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The Poetical Works of John Milton

Part 11 out of 11

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To accept of ransom for my Son thir pris'ner, 1460
Some much averse I found and wondrous harsh,
Contemptuous, proud, set on revenge and spite;
That part most reverenc'd Dagon and his Priests,
Others more moderate seeming, but thir aim
Private reward, for which both God and State
They easily would set to sale, a third
More generous far and civil, who confess'd
They had anough reveng'd, having reduc't
Thir foe to misery beneath thir fears,
The rest was magnanimity to remit, 1470
If some convenient ransom were propos'd.
What noise or shout was that? it tore the Skie.

Chor: Doubtless the people shouting to behold
Thir once great dread, captive, & blind before them,
Or at some proof of strength before them shown.

Man: His ransom, if my whole inheritance
May compass it, shall willingly be paid
And numberd down: much rather I shall chuse
To live the poorest in my Tribe, then richest,
And he in that calamitous prison left. 1480
No, I am fixt not to part hence without him.
For his redemption all my Patrimony,
If need be, I am ready to forgo
And quit: not wanting him, I shall want nothing.

Chor: Fathers are wont to lay up for thir Sons,
Thou for thy Son art bent to lay out all;
Sons wont to nurse thir Parents in old age,
Thou in old age car'st how to nurse thy Son,
Made older then thy age through eye-sight lost.

Man: It shall be my delight to tend his eyes, 1490
And view him sitting in the house, enobl'd
With all those high exploits by him atchiev'd,
And on his shoulders waving down those locks,
That of a Nation arm'd the strength contain'd:
And I perswade me God had not permitted
His strength again to grow up with his hair
Garrison'd round about him like a Camp
Of faithful Souldiery, were not his purpose
To use him further yet in some great service,
Not to sit idle with so great a gift 1500
Useless, and thence ridiculous about him.
And since his strength with eye-sight was not lost,
God will restore him eye-sight to his strength.

Chor: Thy hopes are not ill founded nor seem vain
Of his delivery, and thy joy thereon
Conceiv'd, agreeable to a Fathers love,
In both which we, as next participate.

Man: I know your friendly minds and -- O what noise!
Mercy of Heav'n what hideous noise was that!
Horribly loud unlike the former shout. 1510

Chor: Noise call you it or universal groan
As if the whole inhabitation perish'd,
Blood, death, and deathful deeds are in that noise,
Ruin, destruction at the utmost point.

Man: Of ruin indeed methought I heard the noise,
Oh it continues, they have slain my Son.

Chor: Thy Son is rather slaying them, that outcry
>From slaughter of one foe could not ascend.

Man: Some dismal accident it needs must be;
What shall we do, stay here or run and see? 1520

Chor: Best keep together here, lest running thither
We unawares run into dangers mouth.
This evil on the Philistines is fall'n
>From whom could else a general cry be heard?
The sufferers then will scarce molest us here,
>From other hands we need not much to fear.
What if his eye-sight (for to Israels God
Nothing is hard) by miracle restor'd,
He now be dealing dole among his foes,
And over heaps of slaughter'd walk his way? 1530

Man: That were a joy presumptuous to be thought.

Chor: Yet God hath wrought things as incredible
For his people of old; what hinders now?

Man: He can I know, but doubt to think be will;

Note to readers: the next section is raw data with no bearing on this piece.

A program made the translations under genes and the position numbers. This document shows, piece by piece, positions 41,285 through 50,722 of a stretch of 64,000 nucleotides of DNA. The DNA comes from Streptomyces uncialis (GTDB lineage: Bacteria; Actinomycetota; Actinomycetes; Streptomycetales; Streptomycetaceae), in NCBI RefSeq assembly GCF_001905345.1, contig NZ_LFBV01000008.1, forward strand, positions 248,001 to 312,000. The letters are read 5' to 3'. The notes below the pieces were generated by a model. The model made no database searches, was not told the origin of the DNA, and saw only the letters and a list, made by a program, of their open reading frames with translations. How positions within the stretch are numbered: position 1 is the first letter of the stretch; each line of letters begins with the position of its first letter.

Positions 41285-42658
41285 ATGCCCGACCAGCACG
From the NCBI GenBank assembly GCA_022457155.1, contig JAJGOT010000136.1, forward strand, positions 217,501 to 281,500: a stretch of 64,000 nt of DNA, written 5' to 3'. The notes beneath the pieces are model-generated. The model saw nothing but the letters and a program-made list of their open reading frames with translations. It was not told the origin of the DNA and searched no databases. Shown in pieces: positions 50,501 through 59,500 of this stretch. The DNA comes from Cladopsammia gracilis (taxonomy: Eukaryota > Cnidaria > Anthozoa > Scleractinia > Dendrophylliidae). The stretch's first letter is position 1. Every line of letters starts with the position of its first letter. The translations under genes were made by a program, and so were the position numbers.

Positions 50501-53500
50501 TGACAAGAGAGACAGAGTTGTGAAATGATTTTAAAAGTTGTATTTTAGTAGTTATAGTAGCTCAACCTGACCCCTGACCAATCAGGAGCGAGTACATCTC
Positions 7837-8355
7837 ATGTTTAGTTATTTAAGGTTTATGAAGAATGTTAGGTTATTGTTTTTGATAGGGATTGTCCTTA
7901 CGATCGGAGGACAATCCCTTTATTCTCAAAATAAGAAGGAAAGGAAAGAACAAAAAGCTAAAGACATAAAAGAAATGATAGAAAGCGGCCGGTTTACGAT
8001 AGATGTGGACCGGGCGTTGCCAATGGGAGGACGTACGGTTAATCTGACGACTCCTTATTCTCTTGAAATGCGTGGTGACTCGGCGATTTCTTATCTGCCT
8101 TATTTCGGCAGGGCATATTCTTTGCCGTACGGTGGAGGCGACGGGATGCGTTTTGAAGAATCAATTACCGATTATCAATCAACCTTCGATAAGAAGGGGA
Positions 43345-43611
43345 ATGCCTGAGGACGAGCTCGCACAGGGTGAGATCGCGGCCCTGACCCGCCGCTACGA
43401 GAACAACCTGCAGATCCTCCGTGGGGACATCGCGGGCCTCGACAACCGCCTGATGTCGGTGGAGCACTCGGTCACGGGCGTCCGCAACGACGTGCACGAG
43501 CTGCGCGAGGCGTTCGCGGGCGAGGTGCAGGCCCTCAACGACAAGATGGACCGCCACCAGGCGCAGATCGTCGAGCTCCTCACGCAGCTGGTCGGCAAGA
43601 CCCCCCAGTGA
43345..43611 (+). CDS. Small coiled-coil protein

Yet Hope would fain subscribe, and tempts Belief.
A little stay will bring some notice hither.

Chor: Of good or bad so great, of bad the sooner;
For evil news rides post, while good news baits.
And to our wish I see one hither speeding,
An Ebrew, as I guess, and of our Tribe. 1540

Mess: O whither shall I run, or which way flie
The sight of this so horrid spectacle
Which earst my eyes beheld and yet behold;
For dire imagination still persues me.
But providence or instinct of nature seems,
Or reason though disturb'd, and scarse consulted
To have guided me aright, I know not how,
To thee first reverend Manoa, and to these
My Countreymen, whom here I knew remaining,
As at some distance from the place of horrour, 1550
So in the sad event too much concern'd.

Man: The accident was loud, & here before thee
With rueful cry, yet what it was we hear not,
No Preface needs, thou seest we long to know.

Mess: It would burst forth, but I recover breath
And sense distract, to know well what I utter.

Man: Tell us the sum, the circumstance defer.

Mess: Gaza yet stands, but all her Sons are fall'n,
All in a moment overwhelm'd and fall'n.

Man: Sad, but thou knowst to Israelites not saddest 1560
The desolation of a Hostile City.

Mess: Feed on that first, there may in grief be surfet.

Man: Relate by whom.
Mess: By Samson.

Man: That still lessens
The sorrow, and converts it nigh to joy.

Mess: Ah Manoa I refrain, too suddenly
To utter what will come at last too soon;
Lest evil tidings with too rude irruption
Hitting thy aged ear should pierce too deep.

Man: Suspense in news is torture, speak them out.

Mess: Then take the worst in brief, Samson is dead. 1570

Man: The worst indeed, O all my hope's defeated
To free him hence! but death who sets all free
Hath paid his ransom now and full discharge.
What windy joy this day had I conceiv'd
Hopeful of his Delivery, which now proves
Abortive as the first-born bloom of spring
Nipt with the lagging rear of winters frost.
Yet e're I give the rains to grief, say first,
How dy'd he? death to life is crown or shame.
All by him fell thou say'st, by whom fell he, 1580
What glorious band gave Samson his deaths wound?

Mess: Unwounded of his enemies he fell.

Man: Wearied with slaughter then or how? explain.

Mess: By his own hands.
Man: Self-violence? what cause
Brought him so soon at variance with himself
Among his foes?
Mess: Inevitable cause
At once both to destroy and be destroy'd;
The Edifice where all were met to see him
Upon thir heads and on his own he pull'd.

Man: O lastly over-strong against thy self! 1590
A dreadful way thou took'st to thy revenge.
More than anough we know; but while things yet
Are in confusion, give us if thou canst,
Eye-witness of what first or last was done,
Relation more particular and distinct.

Mess: Occasions drew me early to this City,
And as the gates I enter'd with Sun-rise,
The morning Trumpets Festival proclaim'd
Through each high street: little I had dispatch't
When all abroad was rumour'd that this day 1600
Samson should be brought forth to shew the people
Proof of his mighty strength in feats and games;
I sorrow'd at his captive state, but minded
Not to be absent at that spectacle.
The building was a spacious Theatre
Half round on two main Pillars vaulted high,
With seats where all the Lords and each degree
Of sort, might sit in order to behold,
The other side was op'n, where the throng
On banks and scaffolds under Skie might stand; 1610